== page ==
Still, member states like Germany and certainly Poland generate a large percentage of their electricity from coal, more than 80% in Poland’s case. As a result, Europe will need to implement carbon capture technologies similar to the ones being developed elsewhere, if only to reach its own emission target reductions for 2050. Actually, the EU’s own reference scenario predicted last year that two-thirds of solid fuel energy generation will come from plants that use CCS technology.
The development of supercritical plants will be important too for Europe. In Germany, this technology is already being used, for example in the Trianel coal power station in Lünen. On average, Europe’s coal power plants lag behind Japan’s and even China’s in terms of efficiency, so there is a lot of room for improvement.
In almost every EU member state, electricity markets are characterised by subsidies, overregulation and preferential treatment for various energy sources. On top of that, the EU is distorting competition itself through its imposition of targets to achieve a certain share of renewables. With Open Europe, we’ve estimated that the cost of adopting the EU’s 2020 climate change targets will come to an extra £220,000 for a small-to-medium British business. At the same time, this delays technological progress which could benefit both consumers and the environment, given that technologies to improve coal aren’t as rewarding any more when the market for non-renewables is kept artificially smaller than it would have been otherwise.
It’s also a matter of energy security. Germany, which has a highly developed renewable energy sector, has to rely on traditional energy when push comes to shove. On a single day in January of this year, nuclear- and gas-fired power plants, as well as those using black- and brown coal, had to supply 90 percent of Germany’s electricity. With hardly any sun or wind, renewable energy sources failed to provide much energy.
Renewable technology holds great promise, but how responsible is it to exclusively rely on it while ignoring very real downsides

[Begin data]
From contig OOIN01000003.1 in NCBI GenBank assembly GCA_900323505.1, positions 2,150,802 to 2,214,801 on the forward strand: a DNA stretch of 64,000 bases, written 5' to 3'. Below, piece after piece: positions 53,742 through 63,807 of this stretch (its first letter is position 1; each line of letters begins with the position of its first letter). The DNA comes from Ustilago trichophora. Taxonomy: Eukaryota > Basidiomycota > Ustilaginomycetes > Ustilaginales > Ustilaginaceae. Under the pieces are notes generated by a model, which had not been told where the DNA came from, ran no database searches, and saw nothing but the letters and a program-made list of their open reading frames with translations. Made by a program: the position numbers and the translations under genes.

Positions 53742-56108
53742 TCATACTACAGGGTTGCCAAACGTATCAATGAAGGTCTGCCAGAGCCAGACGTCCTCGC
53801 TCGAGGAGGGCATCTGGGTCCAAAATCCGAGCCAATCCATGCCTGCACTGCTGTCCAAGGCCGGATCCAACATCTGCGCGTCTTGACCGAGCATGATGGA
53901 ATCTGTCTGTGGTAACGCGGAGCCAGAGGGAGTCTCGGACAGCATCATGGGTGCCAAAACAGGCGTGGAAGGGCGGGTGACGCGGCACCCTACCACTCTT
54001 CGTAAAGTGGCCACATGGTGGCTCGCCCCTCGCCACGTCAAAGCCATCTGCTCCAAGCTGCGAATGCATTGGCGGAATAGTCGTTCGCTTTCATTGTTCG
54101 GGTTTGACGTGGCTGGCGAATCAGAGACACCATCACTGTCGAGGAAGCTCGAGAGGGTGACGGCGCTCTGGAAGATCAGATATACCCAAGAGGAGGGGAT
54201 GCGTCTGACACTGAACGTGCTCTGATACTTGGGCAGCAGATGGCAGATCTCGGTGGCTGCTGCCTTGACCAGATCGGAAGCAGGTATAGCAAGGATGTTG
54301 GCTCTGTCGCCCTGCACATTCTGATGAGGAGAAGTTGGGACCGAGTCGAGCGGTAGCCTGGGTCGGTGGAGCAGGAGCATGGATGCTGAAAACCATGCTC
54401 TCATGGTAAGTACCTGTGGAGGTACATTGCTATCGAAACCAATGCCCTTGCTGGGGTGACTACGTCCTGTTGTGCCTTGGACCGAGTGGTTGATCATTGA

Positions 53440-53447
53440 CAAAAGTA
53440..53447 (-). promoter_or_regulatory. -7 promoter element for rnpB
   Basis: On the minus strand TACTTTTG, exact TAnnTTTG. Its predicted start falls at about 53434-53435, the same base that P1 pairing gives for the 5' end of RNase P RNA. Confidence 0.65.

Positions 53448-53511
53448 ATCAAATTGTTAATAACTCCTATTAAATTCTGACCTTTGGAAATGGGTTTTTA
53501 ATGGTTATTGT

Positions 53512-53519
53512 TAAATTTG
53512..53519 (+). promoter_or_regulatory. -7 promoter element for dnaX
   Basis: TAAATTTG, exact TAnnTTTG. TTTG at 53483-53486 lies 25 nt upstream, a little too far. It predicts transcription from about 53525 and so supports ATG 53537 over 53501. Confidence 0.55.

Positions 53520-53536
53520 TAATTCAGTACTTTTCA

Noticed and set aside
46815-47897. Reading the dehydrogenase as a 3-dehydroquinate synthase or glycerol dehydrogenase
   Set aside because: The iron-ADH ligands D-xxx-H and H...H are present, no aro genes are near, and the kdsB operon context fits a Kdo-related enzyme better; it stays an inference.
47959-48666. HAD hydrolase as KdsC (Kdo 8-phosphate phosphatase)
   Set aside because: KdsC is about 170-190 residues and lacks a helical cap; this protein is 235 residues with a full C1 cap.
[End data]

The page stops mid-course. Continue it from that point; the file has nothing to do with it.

Indeed, to avoid a national blackout that month, Germany had to rely on coal power plants, 30 of which are scheduled to be shut down by 2019. Partly due to the decommissioning of nuclear power plants, coal’s share in the electricity mix has remained stable, accounting for about 40% of Germany’s electricity production. With willing customers for its relatively cheap coal-generated energy in neighbouring countries, German coal production levels are expected to only decline slowly.
Outside the EU, major energy markets are far less shy about using coal power. In Japan, South Korea, Southeast Asia, Turkey and the Balkans, it is far from extinct. The International Energy Agency (IEA) foresees that coal will remain the single biggest global source of electricity generation until 2040, while worldwide demand would increase by 5%. It’s no wonder that the IEA and the United Nations Intergovernmental Panel on Climate Change consider carbon capture and storage to be a necessary technology to curb greenhouse gas emissions.
While renewables continue to develop, Europe shouldn’t miss out on other technological developments which may help achieve the same goals
Renewable technology holds great promise, but how responsible is it to exclusively rely on it while ignoring very real downsides? Wind and solar energy infrastructure operates part-time and needs back-up capacity, driving up electricity prices. Furthermore, how wise is it to declare only one particular kind of energy production environmentally friendly and economically viable? Hazardous materials are needed to produce solar panels, while the environmental downsides of wind turbines have also been documented. While renewables continue to develop, Europe shouldn’t miss out on other technological developments which may help achieve the same goals.
Pieter Cleppe (twitter.com/pietercleppe) is head of the Brussels office of Open Europe, a think tank dedicated to free market reform of the European Union and safeguarding open trade between the EU and the UK after Brexit. He’s a frequent contributor to the broadcast and print media across Europe.